Category Oscar Season

I, Tonya

So the “incident,” which is how everyone describes it in I, Tonya, didn’t cause that much physical damage. Nancy Kerrigan pulled it together to win a silver medal six weeks later at the 1994 Winter Olympics. It’s not the most violent scene in the movie, that’s for sure. One poorly executed hit job, and Tonya Harding’s skating career ended while her life of infamy began.

Darkest Hour

With Christopher Nolan’s Dunkirk and season one of The Crown fresh in our consciousness, Joe Wright’s Darkest Hour arrives at a moment when we’re steeped in British World War II nostalgia. Wright’s even making his second attempt at the evacuation of Dunkirk, following the middle chapter of Atonement, so there’s a real déjà vu watching this new biopic.

The Shape of Water

Guillermo del Toro’s new movie The Shape of Water fits into a storied tradition of folklore and fantasy from Hans Christian Andersen to Godzilla. It’s an old-fashioned fairy tale and a classic film throwback that clearly enchanted the director. Though Universal tried to revive its classic monster franchise this year with The Mummy, their failed attempt to create a new Dark Universe, del Toro has beaten them at their own game. The key to a new monster, it turns out, is a lighter–not darker–touch.

Call Me By Your Name

Honestly, this movie is so good. I want to move to Northern Italy to read literature and bike through the country and fall in love with Armie Hammer every day. The movie looks beautiful: Guadagnino clearly enjoys the lush flora and blue waters of Crema, where it’s impossible to resist the sensuality of your surroundings. He films the building romance simply, using few close-ups, to suggest a placid exterior that the lovers’ impulses push against.

Lady Bird

No matter the odds, Lady Bird is determined to make something of herself. Greta Gerwig’s Lady Bird, which she directed and wrote, is a warm coming-of-age comedy about growing up different. Based on Gerwig’s own experiences, Lady Bird’s senior year at her Catholic high school is a confusing and exciting time to be alive. She’s got that nickname (“It was given to me by me”) and dyed pink hair, but she’s still figuring everything out.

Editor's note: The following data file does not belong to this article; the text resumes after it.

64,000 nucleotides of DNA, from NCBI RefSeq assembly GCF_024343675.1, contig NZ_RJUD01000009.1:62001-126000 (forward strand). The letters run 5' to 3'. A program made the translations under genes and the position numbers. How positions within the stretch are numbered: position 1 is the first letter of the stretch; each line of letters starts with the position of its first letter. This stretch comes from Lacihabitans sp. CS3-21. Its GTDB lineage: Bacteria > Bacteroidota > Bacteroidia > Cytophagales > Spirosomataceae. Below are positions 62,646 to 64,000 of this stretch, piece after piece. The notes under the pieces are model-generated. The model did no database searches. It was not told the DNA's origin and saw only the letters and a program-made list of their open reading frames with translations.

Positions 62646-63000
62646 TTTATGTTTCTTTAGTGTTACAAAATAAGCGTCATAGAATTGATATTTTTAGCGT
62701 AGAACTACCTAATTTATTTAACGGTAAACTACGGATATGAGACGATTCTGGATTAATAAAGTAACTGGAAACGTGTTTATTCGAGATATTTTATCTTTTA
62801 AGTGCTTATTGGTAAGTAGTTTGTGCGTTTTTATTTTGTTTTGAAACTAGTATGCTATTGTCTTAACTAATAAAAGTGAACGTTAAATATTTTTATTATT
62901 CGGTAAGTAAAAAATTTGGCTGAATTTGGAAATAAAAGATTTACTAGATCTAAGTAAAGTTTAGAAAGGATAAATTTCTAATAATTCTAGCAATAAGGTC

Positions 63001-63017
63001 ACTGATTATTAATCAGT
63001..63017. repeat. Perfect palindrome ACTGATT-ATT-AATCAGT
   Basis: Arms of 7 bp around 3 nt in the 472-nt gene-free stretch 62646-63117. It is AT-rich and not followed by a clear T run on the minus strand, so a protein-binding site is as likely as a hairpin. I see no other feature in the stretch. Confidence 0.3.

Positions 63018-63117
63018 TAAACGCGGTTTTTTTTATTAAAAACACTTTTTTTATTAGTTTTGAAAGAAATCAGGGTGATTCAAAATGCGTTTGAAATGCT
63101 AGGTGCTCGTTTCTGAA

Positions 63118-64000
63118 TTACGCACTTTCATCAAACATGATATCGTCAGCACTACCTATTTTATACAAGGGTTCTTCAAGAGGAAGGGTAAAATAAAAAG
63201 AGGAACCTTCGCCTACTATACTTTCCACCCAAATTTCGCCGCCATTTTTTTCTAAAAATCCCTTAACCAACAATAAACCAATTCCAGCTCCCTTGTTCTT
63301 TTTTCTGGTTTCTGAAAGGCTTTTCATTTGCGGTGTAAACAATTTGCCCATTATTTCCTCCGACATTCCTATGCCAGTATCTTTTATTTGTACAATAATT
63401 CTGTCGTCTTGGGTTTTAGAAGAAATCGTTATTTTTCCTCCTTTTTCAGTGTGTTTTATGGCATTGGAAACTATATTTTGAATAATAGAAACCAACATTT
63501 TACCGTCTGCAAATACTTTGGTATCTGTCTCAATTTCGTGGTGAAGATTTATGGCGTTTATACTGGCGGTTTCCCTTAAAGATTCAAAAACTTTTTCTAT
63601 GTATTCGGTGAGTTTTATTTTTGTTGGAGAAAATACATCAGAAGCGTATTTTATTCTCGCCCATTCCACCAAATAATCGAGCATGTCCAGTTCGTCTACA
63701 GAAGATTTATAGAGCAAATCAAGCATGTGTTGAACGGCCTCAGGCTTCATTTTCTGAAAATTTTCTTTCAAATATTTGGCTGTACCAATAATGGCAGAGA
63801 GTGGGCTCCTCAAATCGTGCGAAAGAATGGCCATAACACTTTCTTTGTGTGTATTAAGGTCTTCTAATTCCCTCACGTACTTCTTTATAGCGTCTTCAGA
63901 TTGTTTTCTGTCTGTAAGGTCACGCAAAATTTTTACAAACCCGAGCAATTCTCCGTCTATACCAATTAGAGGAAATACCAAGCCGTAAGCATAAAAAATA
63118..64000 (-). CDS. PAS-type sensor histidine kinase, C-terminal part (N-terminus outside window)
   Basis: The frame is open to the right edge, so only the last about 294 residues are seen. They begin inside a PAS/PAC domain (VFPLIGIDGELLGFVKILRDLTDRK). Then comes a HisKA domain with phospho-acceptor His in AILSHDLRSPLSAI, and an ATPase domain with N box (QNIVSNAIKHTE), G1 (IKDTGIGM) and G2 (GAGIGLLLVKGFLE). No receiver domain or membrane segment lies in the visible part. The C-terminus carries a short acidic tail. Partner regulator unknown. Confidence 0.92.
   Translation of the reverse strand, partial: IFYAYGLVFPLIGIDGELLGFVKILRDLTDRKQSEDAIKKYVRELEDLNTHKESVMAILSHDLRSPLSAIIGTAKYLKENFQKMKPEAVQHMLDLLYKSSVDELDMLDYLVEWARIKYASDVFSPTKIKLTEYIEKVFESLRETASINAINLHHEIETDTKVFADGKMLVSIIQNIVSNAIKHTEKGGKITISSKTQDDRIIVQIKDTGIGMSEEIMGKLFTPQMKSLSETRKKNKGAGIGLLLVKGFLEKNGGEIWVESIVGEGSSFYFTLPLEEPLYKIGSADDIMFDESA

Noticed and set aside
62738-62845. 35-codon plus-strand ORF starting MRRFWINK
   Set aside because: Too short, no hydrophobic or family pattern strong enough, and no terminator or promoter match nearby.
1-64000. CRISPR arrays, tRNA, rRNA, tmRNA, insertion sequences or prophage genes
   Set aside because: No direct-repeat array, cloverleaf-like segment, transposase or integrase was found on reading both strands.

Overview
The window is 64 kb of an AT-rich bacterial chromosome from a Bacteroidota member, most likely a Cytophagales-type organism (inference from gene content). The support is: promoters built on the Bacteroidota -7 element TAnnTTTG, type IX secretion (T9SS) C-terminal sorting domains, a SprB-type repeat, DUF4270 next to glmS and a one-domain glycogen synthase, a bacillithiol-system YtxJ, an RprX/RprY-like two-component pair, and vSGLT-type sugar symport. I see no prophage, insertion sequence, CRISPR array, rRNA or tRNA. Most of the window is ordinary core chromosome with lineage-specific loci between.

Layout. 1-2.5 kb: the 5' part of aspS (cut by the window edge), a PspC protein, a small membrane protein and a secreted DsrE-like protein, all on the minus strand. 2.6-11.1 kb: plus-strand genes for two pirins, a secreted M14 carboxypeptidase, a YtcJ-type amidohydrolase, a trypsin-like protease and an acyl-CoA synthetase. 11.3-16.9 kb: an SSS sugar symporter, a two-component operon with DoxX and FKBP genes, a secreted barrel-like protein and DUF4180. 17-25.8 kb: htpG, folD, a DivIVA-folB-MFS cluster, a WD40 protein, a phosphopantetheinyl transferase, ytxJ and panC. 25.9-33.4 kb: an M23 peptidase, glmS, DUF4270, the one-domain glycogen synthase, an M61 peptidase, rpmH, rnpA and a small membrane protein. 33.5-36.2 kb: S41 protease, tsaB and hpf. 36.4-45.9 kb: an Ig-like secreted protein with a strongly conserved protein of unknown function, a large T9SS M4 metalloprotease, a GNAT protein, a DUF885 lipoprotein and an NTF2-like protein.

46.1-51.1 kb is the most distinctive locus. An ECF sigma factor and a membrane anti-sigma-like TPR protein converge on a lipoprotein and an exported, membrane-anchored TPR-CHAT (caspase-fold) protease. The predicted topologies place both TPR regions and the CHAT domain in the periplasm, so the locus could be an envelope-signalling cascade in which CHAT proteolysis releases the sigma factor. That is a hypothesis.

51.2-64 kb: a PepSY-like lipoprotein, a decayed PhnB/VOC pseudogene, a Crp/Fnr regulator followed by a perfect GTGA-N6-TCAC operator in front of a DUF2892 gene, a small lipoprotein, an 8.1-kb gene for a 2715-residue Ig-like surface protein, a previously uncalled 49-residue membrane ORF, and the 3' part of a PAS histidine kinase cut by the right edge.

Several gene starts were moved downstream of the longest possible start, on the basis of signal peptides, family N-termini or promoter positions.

The Disaster Artist

But The Disaster Artist is so perfectly meta: An hit-and-miss actor-director with endless funding for hundreds of bad movies, playing a so-bad-he’s-infamous actor-director with endless funding to make one really, really bad movie.

Three Billboards Outside Ebbing, Missouri

Martin McDonagh’s Three Billboards Outside Ebbing, Missouri will definitely be one of the most talked about, and most contentious, movies of the year. This sprawling Midwest invective takes on police incompetence, brutality against people of color, and sexual assault, with heavy doses of small-town racism and sexism. It’s wildly entertaining; you truly don’t know where McDonagh is going. But don’t assume the movie has anything profound to say beyond that.

FUN HOME + THE FLORIDA PROJECT

The last weekend she ever sees him, Alison Bechdel begs her father to talk to her. Really talk to her. This mundane car ride comes weeks after she comes out to him, hours after she learns he sleeps around with young men—and days before he steps in front of a truck. It’s Alison’s first and only chance to address what used to be their shared secret. He makes a small gesture, suggests a local gay bar, but she reminds him she’s too young to go. Nothing is really said.

Blade Runner 2049

For its first two hours, Blade Runner 2049 seduces us, slowly drawing us deeper into the past as we search for the key to upend this bleak authoritarian future. Where everything ends up isn’t as satisfying, but that’s not surprising for a movie motivated by mood, color, and scale more than plotlines.

Mother!

I don’t think a traditional review of Mother! would be effective. But I did want to wrestle a little with the movie.